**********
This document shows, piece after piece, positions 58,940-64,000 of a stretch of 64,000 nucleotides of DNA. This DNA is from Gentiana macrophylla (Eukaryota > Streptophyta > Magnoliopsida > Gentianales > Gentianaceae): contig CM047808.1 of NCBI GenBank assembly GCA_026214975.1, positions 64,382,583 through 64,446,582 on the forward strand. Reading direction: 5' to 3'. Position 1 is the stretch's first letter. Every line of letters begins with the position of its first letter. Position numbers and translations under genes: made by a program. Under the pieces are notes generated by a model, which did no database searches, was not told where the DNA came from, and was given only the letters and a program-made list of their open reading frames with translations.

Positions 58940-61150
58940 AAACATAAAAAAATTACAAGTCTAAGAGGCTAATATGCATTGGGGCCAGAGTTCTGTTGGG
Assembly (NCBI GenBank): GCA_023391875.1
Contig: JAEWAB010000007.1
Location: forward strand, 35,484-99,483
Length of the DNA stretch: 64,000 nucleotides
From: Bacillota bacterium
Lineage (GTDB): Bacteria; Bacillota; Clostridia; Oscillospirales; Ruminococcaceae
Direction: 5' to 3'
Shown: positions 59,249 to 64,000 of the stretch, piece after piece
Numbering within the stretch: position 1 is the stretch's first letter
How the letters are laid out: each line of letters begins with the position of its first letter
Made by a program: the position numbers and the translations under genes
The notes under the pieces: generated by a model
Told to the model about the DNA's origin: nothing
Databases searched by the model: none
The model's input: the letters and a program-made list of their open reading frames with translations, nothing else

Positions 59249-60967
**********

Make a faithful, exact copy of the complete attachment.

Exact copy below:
This document shows, piece after piece, positions 58,940-64,000 of a stretch of 64,000 nucleotides of DNA. This DNA is from Gentiana macrophylla (Eukaryota > Streptophyta > Magnoliopsida > Gentianales > Gentianaceae): contig CM047808.1 of NCBI GenBank assembly GCA_026214975.1, positions 64,382,583 through 64,446,582 on the forward strand. Reading direction: 5' to 3'. Position 1 is the stretch's first letter. Every line of letters begins with the position of its first letter. Position numbers and translations under genes: made by a program. Under the pieces are notes generated by a model, which did no database searches, was not told where the DNA came from, and was given only the letters and a program-made list of their open reading frames with translations.

Positions 58940-61150
58940 AAACATAAAAAAATTACAAGTCTAAGAGGCTAATATGCATTGGGGCCAGAGTTCTGTTGGG
Assembly (NCBI GenBank): GCA_023391875.1
Contig: JAEWAB010000007.1
Location: forward strand, 35,484-99,483
Length of the DNA stretch: 64,000 nucleotides
From: Bacillota bacterium
Lineage (GTDB): Bacteria; Bacillota; Clostridia; Oscillospirales; Ruminococcaceae
Direction: 5' to 3'
Shown: positions 59,249 to 64,000 of the stretch, piece after piece
Numbering within the stretch: position 1 is the stretch's first letter
How the letters are laid out: each line of letters begins with the position of its first letter
Made by a program: the position numbers and the translations under genes
The notes under the pieces: generated by a model
Told to the model about the DNA's origin: nothing
Databases searched by the model: none
The model's input: the letters and a program-made list of their open reading frames with translations, nothing else

Positions 59249-60967